Herbert Weir Smyth [n.d.], A Greek Grammar for Colleges; Machine readable text [info] [word count] [Smyth].
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2388

The time denoted by a temporal clause is not always solely contemporaneous, antecedent, or subsequent to that of the principal clause, but may overlap with the time of the principal clause (before and at the same time, at the same time and after, until and after).

ἐπεὶ δὲ ἠσθένει Δα_ρεῖος καὶ ὑπώπτευε τελευτὴν τοῦ βίου, ἐβούλετο τὼ παῖδε παρεῖναι when Darius was ill and suspected that his life was coming to an end, he wished his two sons to be with him X. A. 1.1.1 (here the situation set forth by ἠσθένει and ὑπώπτευε occurred both before and after the time indicated in ἐβούλετο), τοιαῦτα ἐποίει ἕως διεδίδου πάντα ἃ ἔλαβε κρέα_ he kept doing thus until he saw that (and so long as) he was distributing all the meat he had received X. C. 1.3.7 (the imperfect is rare with ἕως or πρίν until), ὁ δ' ἔν τε τῷ παρόντι πρὸς τὰ μηνύ_ματα ἀπελογεῖτο καὶ ἑτοῖμος ἦν πρὶν ἐκπλεῖν κρί_νεσθαι he both defended himself then and there against the charges and offered to be tried before he sailed T. 6.29.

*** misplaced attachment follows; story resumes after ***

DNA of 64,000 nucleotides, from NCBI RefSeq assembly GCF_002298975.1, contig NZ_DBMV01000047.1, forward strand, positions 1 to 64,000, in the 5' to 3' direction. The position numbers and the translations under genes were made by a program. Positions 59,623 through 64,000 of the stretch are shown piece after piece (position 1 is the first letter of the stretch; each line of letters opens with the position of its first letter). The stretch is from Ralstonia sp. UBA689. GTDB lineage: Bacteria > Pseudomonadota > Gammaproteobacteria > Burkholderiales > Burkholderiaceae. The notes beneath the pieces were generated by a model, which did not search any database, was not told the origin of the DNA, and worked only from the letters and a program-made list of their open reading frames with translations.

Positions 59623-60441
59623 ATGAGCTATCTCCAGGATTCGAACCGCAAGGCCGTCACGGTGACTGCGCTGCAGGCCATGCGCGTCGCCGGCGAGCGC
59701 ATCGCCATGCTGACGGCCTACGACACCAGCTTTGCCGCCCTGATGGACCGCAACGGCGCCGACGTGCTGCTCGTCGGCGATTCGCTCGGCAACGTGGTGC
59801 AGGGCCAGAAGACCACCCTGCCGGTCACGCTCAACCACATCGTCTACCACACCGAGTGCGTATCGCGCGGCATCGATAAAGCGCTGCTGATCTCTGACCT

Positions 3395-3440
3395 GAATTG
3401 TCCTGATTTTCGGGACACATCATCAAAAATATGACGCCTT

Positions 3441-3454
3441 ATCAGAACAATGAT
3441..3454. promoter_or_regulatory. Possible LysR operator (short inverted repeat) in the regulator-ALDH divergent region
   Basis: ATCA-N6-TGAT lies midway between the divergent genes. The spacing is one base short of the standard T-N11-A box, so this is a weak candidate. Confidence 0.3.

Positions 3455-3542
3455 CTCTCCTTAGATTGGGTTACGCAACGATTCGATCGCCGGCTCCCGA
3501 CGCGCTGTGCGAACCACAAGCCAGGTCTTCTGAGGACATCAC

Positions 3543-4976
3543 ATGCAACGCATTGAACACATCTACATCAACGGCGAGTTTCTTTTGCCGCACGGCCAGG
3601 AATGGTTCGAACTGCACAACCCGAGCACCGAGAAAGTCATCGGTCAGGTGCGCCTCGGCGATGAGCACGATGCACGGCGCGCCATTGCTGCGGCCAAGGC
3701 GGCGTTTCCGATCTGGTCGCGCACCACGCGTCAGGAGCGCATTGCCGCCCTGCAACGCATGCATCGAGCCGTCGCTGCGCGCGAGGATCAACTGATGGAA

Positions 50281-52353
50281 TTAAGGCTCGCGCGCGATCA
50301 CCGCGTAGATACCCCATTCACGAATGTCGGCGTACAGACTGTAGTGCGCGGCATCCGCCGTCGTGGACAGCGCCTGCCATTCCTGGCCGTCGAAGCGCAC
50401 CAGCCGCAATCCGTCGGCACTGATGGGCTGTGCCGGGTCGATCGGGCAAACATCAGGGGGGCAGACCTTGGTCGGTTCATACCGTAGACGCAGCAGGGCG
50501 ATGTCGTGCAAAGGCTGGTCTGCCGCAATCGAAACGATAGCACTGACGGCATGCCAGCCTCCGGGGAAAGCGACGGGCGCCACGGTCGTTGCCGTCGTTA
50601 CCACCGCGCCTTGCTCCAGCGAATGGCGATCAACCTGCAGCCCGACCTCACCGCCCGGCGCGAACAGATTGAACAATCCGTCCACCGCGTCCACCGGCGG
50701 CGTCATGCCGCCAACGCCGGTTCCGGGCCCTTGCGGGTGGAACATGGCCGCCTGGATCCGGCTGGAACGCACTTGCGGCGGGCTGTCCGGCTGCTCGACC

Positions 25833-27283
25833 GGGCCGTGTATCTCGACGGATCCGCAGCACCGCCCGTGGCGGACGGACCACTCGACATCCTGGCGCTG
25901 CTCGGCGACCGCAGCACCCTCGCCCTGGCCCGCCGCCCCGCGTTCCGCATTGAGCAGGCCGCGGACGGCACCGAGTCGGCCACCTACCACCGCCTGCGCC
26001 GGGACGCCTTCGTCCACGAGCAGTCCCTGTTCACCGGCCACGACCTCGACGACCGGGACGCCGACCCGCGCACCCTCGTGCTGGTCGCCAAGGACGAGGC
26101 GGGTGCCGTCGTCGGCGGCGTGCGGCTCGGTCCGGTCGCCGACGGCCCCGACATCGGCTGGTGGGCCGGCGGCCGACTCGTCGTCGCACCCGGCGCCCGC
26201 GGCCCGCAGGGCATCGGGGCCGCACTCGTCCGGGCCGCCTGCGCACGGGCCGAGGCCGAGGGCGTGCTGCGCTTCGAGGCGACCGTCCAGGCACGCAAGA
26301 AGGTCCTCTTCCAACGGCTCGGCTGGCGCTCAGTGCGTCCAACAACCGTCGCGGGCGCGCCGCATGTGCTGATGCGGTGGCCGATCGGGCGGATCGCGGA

a. Conjunctions of antecedent action usually take the aorist, rarely the imperfect except when that tense represents overlapping action, as in T. 5.72. 3. Cp. T. 1.13. 5 with 1. 5. 1.

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b. A verb of aoristic action is used: in the temporal clause when complete priority, in the main clause when complete subsequence, is to be clearly marked.

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Herbert Weir Smyth [n.d.], A Greek Grammar for Colleges; Machine readable text [info] [word count] [Smyth].
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